It’s going to be hard to forget that the governor and legislature created an education funding package that essentially works as a tax break for wealthy Oklahomans.

It’s odd. Usually, big changes in education funding is preceded by a public outcry. Most Oklahomans are aware that we can’t keep losing teachers to other states that offer better livelihoods.

But, who really, among the greater public, asked for private school parents to get tax breaks?

It surely didn’t spring from any of our rural school districts.

Just judging by what we know from the last two years, it seemed to be conjured up by our politicians.

Senate Pro Tem Greg Treat introduced a plan last year for vouchers or education savings accounts and House Speaker Charles McCall wouldn’t even acknowledge it.

We know Gov. Kevin Stitt and then-Sec. of Education Ryan Walters had been campaigning on what they call school choice, but all they ever said was that “money would follow the student.”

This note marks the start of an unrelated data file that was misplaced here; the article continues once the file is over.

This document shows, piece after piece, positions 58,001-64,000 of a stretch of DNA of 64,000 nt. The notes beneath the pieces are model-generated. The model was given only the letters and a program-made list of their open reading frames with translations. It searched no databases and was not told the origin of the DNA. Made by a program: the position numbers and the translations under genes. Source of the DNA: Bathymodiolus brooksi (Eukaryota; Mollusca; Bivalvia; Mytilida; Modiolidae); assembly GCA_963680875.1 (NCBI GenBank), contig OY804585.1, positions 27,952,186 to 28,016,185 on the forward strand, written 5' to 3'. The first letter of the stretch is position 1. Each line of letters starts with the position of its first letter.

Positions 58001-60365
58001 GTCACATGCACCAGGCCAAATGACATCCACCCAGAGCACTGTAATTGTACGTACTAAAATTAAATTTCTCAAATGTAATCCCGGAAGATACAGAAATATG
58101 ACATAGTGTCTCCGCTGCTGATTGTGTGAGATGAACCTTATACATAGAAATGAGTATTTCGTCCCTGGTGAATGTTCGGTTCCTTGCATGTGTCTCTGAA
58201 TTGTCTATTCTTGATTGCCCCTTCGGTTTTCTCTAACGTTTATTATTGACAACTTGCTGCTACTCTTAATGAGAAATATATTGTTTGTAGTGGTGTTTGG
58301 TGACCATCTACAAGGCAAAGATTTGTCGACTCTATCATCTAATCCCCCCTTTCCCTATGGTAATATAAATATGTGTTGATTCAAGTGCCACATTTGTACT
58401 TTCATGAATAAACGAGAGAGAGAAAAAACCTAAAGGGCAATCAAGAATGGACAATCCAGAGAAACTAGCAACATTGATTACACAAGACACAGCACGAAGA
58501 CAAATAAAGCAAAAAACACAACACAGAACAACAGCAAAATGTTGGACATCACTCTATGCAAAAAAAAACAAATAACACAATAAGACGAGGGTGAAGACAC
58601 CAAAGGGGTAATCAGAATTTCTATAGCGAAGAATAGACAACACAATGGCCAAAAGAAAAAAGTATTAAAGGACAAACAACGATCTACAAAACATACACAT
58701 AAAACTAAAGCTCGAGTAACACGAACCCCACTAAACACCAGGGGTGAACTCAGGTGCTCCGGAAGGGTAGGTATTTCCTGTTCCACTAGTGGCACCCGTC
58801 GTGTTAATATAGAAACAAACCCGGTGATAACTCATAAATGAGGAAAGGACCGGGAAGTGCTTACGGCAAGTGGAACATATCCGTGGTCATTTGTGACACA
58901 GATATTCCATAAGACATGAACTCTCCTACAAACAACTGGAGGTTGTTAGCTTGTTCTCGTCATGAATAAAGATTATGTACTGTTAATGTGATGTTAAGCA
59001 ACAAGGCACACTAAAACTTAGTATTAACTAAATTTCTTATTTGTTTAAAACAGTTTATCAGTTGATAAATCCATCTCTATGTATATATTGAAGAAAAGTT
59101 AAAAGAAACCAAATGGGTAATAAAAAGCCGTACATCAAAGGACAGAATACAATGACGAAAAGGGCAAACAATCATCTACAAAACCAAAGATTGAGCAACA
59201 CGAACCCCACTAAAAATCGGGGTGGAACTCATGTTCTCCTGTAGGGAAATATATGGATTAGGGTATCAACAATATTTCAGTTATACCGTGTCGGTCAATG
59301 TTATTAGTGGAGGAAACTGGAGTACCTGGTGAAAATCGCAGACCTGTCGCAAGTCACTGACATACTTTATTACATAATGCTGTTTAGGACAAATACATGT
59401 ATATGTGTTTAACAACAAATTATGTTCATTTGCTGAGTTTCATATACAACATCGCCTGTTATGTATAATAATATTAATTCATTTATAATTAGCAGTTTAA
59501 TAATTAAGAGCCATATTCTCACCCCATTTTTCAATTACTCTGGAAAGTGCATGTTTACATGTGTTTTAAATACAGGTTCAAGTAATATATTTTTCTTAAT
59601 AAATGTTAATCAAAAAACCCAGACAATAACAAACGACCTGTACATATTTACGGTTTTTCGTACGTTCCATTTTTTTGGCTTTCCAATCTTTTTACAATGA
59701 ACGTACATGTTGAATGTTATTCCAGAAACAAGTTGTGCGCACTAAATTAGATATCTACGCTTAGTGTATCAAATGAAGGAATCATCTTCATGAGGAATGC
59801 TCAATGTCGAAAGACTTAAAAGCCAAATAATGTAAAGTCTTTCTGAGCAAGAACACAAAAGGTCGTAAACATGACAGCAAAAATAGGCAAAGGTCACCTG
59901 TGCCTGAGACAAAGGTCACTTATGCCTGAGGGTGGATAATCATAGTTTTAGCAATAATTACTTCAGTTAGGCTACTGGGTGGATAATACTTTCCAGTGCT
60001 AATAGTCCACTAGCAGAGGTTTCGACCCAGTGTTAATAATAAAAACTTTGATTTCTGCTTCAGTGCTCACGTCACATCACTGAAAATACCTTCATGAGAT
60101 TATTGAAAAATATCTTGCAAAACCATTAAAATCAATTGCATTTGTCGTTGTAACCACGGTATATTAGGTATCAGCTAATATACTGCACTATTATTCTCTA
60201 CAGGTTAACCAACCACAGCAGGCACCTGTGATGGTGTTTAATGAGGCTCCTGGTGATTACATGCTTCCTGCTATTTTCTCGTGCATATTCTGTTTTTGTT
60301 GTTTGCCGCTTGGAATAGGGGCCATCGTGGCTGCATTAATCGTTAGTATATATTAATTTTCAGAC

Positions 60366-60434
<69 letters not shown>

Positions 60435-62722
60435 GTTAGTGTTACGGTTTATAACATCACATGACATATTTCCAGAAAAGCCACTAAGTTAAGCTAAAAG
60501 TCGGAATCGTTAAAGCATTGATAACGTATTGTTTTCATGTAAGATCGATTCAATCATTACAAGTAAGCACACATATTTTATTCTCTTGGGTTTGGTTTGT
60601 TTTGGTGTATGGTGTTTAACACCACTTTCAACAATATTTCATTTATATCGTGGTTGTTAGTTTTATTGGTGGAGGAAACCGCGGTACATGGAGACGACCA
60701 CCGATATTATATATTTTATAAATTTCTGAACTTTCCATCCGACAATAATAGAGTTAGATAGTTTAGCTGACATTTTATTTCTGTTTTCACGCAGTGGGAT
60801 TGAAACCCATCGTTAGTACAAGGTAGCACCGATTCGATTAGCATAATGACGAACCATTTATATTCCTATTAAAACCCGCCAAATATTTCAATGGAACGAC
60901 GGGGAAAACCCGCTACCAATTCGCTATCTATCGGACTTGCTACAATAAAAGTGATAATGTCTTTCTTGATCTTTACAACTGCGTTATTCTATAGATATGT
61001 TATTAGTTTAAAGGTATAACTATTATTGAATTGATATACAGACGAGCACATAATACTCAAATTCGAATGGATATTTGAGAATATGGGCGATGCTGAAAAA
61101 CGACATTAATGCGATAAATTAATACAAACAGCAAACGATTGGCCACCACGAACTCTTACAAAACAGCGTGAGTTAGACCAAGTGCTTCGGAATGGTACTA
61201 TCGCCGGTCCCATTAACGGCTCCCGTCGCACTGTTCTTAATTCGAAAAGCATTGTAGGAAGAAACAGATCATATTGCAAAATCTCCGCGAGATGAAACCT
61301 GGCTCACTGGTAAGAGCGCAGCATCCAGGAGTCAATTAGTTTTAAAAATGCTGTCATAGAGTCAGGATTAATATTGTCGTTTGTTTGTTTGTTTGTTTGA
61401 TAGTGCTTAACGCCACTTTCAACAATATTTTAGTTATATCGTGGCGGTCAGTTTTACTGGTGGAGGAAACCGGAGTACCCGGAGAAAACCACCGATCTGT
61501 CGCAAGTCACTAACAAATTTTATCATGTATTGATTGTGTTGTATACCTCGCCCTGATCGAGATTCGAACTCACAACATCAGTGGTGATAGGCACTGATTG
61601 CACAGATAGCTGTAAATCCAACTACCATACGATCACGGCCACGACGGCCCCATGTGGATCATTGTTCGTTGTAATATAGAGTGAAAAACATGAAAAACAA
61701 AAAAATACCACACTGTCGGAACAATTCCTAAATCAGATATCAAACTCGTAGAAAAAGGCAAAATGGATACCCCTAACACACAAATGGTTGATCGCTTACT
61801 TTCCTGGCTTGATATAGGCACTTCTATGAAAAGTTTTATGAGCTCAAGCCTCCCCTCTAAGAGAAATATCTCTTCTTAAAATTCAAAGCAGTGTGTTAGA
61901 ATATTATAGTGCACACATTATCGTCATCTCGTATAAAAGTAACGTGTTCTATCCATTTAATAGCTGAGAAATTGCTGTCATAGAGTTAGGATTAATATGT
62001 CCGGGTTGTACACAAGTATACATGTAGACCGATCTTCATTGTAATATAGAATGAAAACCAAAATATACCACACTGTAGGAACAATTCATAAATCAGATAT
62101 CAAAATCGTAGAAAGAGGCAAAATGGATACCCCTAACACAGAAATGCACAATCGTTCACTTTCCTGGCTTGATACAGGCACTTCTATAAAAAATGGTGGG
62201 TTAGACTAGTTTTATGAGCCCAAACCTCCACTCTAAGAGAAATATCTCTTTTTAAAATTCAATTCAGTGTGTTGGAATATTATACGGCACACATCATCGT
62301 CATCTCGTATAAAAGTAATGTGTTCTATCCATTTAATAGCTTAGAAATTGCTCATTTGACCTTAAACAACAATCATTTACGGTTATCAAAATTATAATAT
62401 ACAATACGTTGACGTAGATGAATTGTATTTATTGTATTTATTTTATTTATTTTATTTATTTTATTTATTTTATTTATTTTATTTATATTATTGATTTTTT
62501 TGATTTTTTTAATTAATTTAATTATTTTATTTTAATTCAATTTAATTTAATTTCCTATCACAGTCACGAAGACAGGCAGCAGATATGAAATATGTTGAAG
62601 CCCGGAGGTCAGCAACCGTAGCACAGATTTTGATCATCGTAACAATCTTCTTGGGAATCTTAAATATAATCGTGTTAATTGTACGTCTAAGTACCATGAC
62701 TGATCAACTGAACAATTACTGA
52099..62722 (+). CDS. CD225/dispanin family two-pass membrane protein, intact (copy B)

It’s all laughably transparent that this stuff is cooked up by these charter and private school lobbyists who donate to campaigns.

Taxpayer money is going to fund private schools and no one who approved it is saying “why” it needed to happen. Only that we needed “compromise” and a “new approach.”

Just tax credits – for people who were already paying for private school.

No explanation on how that improves public education.

And, teachers will get their raises and still lag behind the rest of the states. We’ll have to address it again in a couple of years. Public schools will still be funded, but what happens when this big bill comes up at a time when oil is in decline?

Who’s on the chopping block, then?

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